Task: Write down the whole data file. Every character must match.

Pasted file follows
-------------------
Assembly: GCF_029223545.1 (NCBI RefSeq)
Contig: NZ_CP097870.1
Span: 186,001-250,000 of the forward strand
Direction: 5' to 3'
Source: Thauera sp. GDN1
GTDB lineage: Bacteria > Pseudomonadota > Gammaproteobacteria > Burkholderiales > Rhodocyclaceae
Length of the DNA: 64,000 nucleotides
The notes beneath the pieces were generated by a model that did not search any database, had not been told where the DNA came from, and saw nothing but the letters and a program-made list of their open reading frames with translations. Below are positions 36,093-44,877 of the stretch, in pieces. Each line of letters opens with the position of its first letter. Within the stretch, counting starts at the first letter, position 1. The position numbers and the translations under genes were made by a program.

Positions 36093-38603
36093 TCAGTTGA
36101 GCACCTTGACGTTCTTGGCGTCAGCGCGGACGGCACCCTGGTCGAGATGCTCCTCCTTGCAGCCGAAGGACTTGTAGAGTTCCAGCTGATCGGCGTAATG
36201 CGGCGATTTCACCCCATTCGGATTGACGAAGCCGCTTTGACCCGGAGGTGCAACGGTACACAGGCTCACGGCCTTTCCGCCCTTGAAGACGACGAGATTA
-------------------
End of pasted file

Assembly: GCF_029223545.1 (NCBI RefSeq)
Contig: NZ_CP097870.1
Span: 186,001-250,000 of the forward strand
Direction: 5' to 3'
Source: Thauera sp. GDN1
GTDB lineage: Bacteria > Pseudomonadota > Gammaproteobacteria > Burkholderiales > Rhodocyclaceae
Length of the DNA: 64,000 nucleotides
The notes beneath the pieces were generated by a model that did not search any database, had not been told where the DNA came from, and saw nothing but the letters and a program-made list of their open reading frames with translations. Below are positions 36,093-44,877 of the stretch, in pieces. Each line of letters opens with the position of its first letter. Within the stretch, counting starts at the first letter, position 1. The position numbers and the translations under genes were made by a program.

Positions 36093-38603
36093 TCAGTTGA
36101 GCACCTTGACGTTCTTGGCGTCAGCGCGGACGGCACCCTGGTCGAGATGCTCCTCCTTGCAGCCGAAGGACTTGTAGAGTTCCAGCTGATCGGCGTAATG
36201 CGGCGATTTCACCCCATTCGGATTGACGAAGCCGCTTTGACCCGGAGGTGCAACGGTACACAGGCTCACGGCCTTTCCGCCCTTGAAGACGACGAGATTA